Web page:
Penalizing Readmissions After Sepsis Could Do More Harm Than Good*

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In the past few years, we have learned much about the epidemiology of hospital readmission in sepsis survivors. Postsepsis readmissions are common and costly (1); many may be preventable (2); and they account for a greater proportion of all readmissions than any other index hospitalization diagnoses (3).
In this issue of Critical Care Medicine, Norman et al (4) show that readmission rates after sepsis also vary widely across U.S. hospitals. In the study, they measured all-cause 30-day readmissions after sepsis using a 100% sample of Medicare beneficiaries spanning 3 years. Following the methods used by Centers for Medicare and Medicaid Services (CMS) (5) for other conditions, they adjusted for demographics and comorbidity burden in order to generate a “risk-standardized” readmission rate (RSRR) for each hospital. The mean RSRR after sepsis was 29.2%, similar to prior studies (2). However, the RSRR varied widely across hospitals, from 22.2% for a fifth percentile hospital to 37.8% for a 95th percentile hospital.
So, what must be done to tackle this pesky problem? Some have argued that sepsis hospitalizations should be included in the CMS Hospital Readmission Reduction Program (HRRP) (3). In this scenario, hospitals with greater than expected readmission rates after sepsis would face financial penalties. In 2017, total CMS penalties for readmissions following conditions already included in the HRRP will increase to a record high of $528 million (6). But, as we know from clinical practice, some treatments are worse than the disease they are intended to treat, so the decision to add sepsis to the list of penalized conditions should not be made lightly.
Norman et al (4) provide important information about which type hospitals would fare poorly under such a readmission penalty. Hospitals with higher RSRRs were more likely to be teaching institutions and to care for a greater proportion of underserved patients. Furthermore, hospitals with higher RSRRs had better overall quality, as measured by a composite quality score that incorporated a variety of metrics (process measures, outcomes measures, and patient experience scores) reported on CMS’s Hospital Compare website. Hospitals in the top quartile of hospital quality by this composite score had a RSRR of 32%—significantly worse than bottom-quartile hospitals (27.5%). Thus, as has been seen for other conditions (7), hospitals that are delivering high-quality medical care by other measures, and caring more underserved patients, would be disproportionately affected by a sepsis readmission penalty.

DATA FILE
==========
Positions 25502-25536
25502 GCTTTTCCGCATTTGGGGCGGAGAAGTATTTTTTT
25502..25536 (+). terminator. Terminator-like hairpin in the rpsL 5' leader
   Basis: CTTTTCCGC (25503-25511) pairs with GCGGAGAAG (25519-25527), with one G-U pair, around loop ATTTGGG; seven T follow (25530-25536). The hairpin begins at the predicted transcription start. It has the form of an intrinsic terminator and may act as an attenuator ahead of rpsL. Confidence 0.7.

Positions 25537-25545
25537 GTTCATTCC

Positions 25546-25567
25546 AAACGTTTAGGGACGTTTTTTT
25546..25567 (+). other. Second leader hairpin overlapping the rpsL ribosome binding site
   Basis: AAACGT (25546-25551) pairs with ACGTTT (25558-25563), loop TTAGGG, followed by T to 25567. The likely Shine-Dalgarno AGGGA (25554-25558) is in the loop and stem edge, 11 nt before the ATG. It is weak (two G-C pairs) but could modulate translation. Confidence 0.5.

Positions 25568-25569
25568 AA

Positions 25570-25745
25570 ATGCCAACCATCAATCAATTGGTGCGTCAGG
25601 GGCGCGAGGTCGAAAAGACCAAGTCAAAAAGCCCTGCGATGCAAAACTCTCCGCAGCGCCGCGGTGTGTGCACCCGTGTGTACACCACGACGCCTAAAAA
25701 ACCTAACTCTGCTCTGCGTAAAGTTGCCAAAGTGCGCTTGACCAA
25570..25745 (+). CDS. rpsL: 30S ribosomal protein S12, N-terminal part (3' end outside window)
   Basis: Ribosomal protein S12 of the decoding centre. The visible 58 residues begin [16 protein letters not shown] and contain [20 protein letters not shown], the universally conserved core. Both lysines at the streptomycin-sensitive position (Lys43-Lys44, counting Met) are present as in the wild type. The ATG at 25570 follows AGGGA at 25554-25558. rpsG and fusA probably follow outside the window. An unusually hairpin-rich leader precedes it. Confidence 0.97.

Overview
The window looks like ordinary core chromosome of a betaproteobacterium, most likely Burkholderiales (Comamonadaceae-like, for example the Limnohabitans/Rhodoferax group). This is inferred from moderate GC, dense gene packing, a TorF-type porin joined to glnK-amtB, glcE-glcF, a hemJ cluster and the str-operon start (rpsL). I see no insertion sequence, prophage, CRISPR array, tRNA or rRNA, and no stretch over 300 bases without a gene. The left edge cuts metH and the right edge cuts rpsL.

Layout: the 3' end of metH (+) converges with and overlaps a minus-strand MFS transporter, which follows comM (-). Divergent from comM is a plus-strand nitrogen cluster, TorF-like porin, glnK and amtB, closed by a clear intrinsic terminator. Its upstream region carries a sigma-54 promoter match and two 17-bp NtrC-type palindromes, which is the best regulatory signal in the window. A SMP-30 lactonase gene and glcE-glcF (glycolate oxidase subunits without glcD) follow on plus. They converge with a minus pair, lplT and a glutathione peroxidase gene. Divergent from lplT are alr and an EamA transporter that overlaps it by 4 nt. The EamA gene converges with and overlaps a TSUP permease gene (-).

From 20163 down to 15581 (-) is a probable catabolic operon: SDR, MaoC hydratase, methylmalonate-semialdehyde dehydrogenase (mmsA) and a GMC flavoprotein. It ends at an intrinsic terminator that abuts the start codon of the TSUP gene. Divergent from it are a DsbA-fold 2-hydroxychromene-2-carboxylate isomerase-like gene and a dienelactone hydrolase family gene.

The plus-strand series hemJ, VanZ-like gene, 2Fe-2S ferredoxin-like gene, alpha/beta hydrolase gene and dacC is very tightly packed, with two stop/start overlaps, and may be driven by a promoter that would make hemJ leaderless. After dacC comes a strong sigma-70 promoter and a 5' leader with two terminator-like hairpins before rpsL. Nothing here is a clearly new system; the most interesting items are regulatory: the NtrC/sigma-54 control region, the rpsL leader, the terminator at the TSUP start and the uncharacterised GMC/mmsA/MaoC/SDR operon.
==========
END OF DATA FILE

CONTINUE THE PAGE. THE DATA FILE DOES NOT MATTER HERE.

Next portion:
There are several potential explanations for the wide variation in readmission rates and the counter-intuitive relationship between RSRR and hospital quality. One possible explanation is residual confounding. Recent studies suggest a variety of factors beyond demographics and comorbidities are important for predicting a patient’s readmission risk—but are not available in claims data (8). Furthermore, even the very best models built on robust clinical data extracted from the electronic health record still struggle to predict readmissions with high accuracy (8, 9). Current studies are now incorporating qualitative data, such as patient interviews, in hopes of finding better readmission predictors (10). In the meantime, because we cannot predict risk of readmission with sufficient accuracy using claims data, much of the observed variation in RSRRs may be due to unmeasured factors, not differences in the quality of medical care. In short, the wide variation may be due to noise, rather than signal.
Based on differences in characteristics between hospitals with available quality data and those without (approximately 40% of hospitals in the current study), it is also possible that including institutions which are often excluded from hospital-level analyses would result in different associations.

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